Whew, made it just in time, before their United States debut at Lollapalooza tomorrow. Part of X-Japan specifically Yoshiki and Sugizo were at Otakon’s Masquerade last weekend as half time guests. They performed at the very end after the 30 skits of the Masquerade was over. (Jon took pictures when that happened…) Yoshiki and Sugizo performed a piano and violin acoustic set of Forever Love and Endless Rain.Definitely some of their iconic songs of what their group is, Forever Love being the theme for X the Movie..

This is a transcript of my notes from the the press conference that was after the masquerade (reorganized for clarity). Jon has video of this event, but let’ s see what happens when he posts it up. I was able to get in some questions..(My questions are going to be bold font).. I found a place with a much better transcription, than what notes I have, so if you want to refer to that, then here is the link.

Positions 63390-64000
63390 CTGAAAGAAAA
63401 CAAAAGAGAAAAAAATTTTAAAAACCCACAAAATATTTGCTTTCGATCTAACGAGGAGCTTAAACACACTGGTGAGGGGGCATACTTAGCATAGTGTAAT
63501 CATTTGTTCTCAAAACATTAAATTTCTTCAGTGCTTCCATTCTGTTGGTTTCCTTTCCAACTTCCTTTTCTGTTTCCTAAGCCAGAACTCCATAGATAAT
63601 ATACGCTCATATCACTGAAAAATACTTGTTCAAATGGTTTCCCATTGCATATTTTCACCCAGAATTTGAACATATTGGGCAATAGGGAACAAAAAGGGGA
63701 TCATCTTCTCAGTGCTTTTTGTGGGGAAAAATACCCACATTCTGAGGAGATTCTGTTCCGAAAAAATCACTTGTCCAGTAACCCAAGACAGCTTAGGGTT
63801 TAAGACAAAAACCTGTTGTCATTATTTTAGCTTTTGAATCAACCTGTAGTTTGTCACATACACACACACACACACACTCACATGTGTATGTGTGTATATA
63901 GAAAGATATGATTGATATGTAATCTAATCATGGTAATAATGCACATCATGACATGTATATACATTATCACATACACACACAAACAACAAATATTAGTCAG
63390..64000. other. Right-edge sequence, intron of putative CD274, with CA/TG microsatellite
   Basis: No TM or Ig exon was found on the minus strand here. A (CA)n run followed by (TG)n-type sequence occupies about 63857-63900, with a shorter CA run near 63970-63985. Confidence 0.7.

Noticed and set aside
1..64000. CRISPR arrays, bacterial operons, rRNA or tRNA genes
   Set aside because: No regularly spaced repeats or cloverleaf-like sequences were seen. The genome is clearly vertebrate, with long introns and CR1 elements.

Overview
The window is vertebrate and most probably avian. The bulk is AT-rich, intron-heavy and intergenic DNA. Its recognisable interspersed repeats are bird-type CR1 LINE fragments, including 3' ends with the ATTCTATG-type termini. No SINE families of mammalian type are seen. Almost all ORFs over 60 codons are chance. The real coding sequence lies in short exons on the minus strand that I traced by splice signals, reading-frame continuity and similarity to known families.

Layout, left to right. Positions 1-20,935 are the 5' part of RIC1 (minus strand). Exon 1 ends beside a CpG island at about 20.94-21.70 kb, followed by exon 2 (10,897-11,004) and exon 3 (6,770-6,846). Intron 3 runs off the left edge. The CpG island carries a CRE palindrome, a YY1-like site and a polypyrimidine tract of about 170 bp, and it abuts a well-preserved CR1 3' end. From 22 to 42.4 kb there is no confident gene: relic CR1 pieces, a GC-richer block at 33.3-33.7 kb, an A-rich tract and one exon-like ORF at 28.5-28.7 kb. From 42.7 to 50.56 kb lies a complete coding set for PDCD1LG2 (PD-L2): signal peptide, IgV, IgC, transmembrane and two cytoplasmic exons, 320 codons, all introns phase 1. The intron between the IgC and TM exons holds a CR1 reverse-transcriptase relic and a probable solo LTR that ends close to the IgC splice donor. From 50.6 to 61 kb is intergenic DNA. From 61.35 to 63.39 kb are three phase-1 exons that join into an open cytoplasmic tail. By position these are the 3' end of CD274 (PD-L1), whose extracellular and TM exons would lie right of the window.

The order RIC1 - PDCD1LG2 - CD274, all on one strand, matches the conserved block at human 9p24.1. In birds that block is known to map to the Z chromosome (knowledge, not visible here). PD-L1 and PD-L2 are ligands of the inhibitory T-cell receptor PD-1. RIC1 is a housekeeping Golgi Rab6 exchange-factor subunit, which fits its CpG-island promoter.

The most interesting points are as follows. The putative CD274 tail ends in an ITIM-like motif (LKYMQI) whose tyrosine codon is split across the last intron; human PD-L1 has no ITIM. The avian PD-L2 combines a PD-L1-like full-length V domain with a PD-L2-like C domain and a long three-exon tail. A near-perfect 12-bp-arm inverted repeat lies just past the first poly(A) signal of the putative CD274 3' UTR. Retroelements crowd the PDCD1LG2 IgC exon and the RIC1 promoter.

Can Yoshiki talk about a rumor of reconciliation with Taiji?

He denies it, but they are in talks about a possibility of reunion. Nothing is confirmed though.

What led to the decision to re-film “Rusty Nail” at their Los Angeles appearance?

They have rewrote Rusty Nail as an English release. (Actually for a new project, they are completing at this time, 80% are old songs getting redone in English.)

What is their feeling for what the future of visual kei going to be like?

Yoshiki – Deep Question. Someone has to break into the market and not sure of what will happen. The scene will keep evolving, changing and attempts of trying will happen though.

What is the personal preference in performance..quiet or loud?

Yoshiki – Both.